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By John N. McClintock, A.M.
On the morning of September 4, 1724, Thomas Blanchard and Nathan Cross, of Dunstable, started from the Harbor and crossed the Nashua River, to do a day’s work in the pine forest to the northward. The day was wet and drizzly. Arriving at their destination they placed their arms and ammunition, as well as their lunch and accompanying jug, in a hollow log, to keep them dry. During the day they were surrounded by a party of Mohawks from Canada, who hurried them into captivity.
Their continued absence aroused the anxiety of their friends and neighbors and a relief party of ten was at once organized to make a search for the absentees. This party, under the command of Lieutenant French, soon arrived at the place where the men had been at work, and found several barrels of turpentine spilled on the ground, and, to the keen eyes of those hardy pioneers, unmistakable evidence of the presence of unfriendly Indians. Other signs indicated that the prisoners had been carried away alive. The party at once determined upon pursuit, and following the trail up the banks of the Merrimack came to the outlet of Horse-Shoe Pond in the present town of Merrimac, where they were surprised and overwhelmed by a large force of the enemy. Josiah Farwell alone of that little band escaped to report the fate of his companions.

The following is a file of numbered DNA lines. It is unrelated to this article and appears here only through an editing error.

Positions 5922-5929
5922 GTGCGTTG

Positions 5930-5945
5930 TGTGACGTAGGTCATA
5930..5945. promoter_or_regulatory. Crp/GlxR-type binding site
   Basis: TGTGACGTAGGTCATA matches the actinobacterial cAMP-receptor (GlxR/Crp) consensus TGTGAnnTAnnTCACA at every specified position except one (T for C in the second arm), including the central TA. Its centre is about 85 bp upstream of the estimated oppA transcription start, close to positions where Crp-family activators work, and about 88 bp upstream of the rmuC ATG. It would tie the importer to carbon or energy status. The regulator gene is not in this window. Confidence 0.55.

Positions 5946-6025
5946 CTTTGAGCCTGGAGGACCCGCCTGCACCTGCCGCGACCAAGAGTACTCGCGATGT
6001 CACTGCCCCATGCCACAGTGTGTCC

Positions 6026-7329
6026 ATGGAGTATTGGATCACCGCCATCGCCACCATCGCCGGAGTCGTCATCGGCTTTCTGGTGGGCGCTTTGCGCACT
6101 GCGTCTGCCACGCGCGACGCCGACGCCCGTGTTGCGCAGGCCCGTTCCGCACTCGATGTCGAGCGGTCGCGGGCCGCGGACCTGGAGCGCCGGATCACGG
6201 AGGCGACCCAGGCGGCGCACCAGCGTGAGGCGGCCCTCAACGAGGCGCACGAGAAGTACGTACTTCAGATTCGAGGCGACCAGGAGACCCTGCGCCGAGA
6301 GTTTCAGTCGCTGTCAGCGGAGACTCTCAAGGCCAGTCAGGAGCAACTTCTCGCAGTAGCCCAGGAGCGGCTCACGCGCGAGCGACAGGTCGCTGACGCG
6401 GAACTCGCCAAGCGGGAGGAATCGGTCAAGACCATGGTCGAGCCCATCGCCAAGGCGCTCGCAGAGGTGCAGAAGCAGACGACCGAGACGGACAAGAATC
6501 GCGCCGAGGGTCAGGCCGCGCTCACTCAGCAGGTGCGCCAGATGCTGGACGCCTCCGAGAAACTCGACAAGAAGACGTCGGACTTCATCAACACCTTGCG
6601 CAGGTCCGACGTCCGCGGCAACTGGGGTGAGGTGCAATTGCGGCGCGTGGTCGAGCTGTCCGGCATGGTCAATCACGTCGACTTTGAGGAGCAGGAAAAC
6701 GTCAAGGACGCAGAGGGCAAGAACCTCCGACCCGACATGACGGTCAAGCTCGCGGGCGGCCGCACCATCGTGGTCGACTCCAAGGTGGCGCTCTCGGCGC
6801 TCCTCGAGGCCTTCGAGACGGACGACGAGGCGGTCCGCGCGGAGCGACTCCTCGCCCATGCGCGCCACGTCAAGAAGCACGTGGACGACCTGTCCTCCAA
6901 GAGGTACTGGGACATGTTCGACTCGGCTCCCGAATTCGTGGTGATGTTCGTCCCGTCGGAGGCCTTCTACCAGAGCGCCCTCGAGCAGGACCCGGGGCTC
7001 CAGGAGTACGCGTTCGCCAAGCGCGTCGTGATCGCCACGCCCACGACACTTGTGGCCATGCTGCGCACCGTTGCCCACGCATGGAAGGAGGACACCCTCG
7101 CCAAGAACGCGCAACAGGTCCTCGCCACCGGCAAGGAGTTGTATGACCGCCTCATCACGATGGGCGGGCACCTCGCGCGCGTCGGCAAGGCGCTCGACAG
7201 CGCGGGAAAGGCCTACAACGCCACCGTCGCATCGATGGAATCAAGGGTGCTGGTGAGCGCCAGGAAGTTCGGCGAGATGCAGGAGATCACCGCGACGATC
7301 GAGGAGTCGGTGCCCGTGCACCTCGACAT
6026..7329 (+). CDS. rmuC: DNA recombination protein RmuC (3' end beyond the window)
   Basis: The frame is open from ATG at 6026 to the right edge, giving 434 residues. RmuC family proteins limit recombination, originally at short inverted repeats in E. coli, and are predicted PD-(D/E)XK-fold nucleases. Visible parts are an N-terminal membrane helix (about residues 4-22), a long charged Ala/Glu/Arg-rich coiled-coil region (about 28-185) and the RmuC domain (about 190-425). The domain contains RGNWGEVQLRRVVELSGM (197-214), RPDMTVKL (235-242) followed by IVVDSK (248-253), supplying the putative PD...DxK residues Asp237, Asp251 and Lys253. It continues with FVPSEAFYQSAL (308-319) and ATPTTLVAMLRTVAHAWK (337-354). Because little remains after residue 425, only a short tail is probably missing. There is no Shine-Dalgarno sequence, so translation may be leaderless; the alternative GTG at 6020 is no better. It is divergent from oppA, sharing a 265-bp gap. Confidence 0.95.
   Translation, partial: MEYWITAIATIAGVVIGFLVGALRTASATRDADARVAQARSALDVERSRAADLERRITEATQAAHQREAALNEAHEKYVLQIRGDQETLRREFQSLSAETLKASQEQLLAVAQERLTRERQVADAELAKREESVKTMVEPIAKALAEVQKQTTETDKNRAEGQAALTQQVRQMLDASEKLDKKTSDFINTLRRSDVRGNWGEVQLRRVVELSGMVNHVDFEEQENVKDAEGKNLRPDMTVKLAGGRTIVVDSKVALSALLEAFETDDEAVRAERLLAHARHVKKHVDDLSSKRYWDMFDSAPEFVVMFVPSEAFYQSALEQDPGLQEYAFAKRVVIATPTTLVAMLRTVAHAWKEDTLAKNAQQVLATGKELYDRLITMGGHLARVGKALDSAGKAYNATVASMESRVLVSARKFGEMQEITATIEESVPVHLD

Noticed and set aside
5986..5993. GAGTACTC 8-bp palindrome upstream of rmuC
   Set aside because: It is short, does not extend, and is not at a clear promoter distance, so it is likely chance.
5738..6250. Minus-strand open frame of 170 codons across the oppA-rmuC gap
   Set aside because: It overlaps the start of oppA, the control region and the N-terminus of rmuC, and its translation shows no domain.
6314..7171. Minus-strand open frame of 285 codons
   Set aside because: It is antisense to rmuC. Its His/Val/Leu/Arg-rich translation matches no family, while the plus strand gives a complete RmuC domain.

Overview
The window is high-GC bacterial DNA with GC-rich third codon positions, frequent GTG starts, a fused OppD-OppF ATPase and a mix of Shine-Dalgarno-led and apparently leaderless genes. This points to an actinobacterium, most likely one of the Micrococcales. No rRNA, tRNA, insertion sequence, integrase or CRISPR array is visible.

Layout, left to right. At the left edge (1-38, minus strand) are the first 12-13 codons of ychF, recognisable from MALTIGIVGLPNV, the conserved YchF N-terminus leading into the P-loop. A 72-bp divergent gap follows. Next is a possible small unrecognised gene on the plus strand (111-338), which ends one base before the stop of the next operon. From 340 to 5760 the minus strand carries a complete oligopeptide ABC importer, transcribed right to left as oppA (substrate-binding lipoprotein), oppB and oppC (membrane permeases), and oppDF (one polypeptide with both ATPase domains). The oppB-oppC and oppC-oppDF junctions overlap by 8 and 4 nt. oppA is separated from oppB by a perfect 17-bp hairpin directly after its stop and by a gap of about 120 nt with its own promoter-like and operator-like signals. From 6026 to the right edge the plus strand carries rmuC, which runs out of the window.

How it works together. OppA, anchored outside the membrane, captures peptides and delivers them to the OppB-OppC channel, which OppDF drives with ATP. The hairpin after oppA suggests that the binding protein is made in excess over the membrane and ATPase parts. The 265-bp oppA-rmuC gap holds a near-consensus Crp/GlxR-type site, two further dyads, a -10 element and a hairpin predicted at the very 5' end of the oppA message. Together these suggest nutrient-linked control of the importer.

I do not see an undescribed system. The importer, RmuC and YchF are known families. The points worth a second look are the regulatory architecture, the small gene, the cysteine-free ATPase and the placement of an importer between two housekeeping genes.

Blanchard and Cross were taken to Canada. After nearly a year’s confinement they succeeded in effecting their own ransom and returned to their homes. The gun, jug, and lunch-basket were found in the hollow log where they had been left the year before.
Enraged by these and similar depredations, the whole frontier was aroused to aggressive measures. John Lovewell, Josiah Farwell, and Jonathan Robbins at once petitioned for, and were granted, the right to raise a scouting party to carry the war into the enemy’s country.
At this time the settlements of New Hampshire were near the coast outside of a line from Dover to Dunstable, except the lately planted colony of Scotch-Irish at Londonderry. Hinsdale, or Dummer’s Fort, was the outpost on the Connecticut. To the north extended a wild, unbroken wilderness to the French frontier in Canada. Through this vast region, now overflowing with happy homes, wandered small bands of Indians intent on the chase, or the surprise of their rivals, the white trappers and hunters.
A large section of this country, fifty miles in width, was opened for peaceful settlement by the bravery of Captain John Lovewell and the company under his command. In this view their acts become more important than those of a mere scouting party, and demand, and have received, an acknowledged place in New-England history.
The company, which was raised by voluntary enlistments, was placed under the command of John Lovewell. This redoubtable captain came of fighting stock—his immediate ancestor serving as an ensign in the army of Oliver Cromwell. Bravery and executive ability are evidently transmissible qualities; for in one line of his direct descendants it is known that the family have served their country in four wars, as commissioned officers; in three wars holding the rank of general.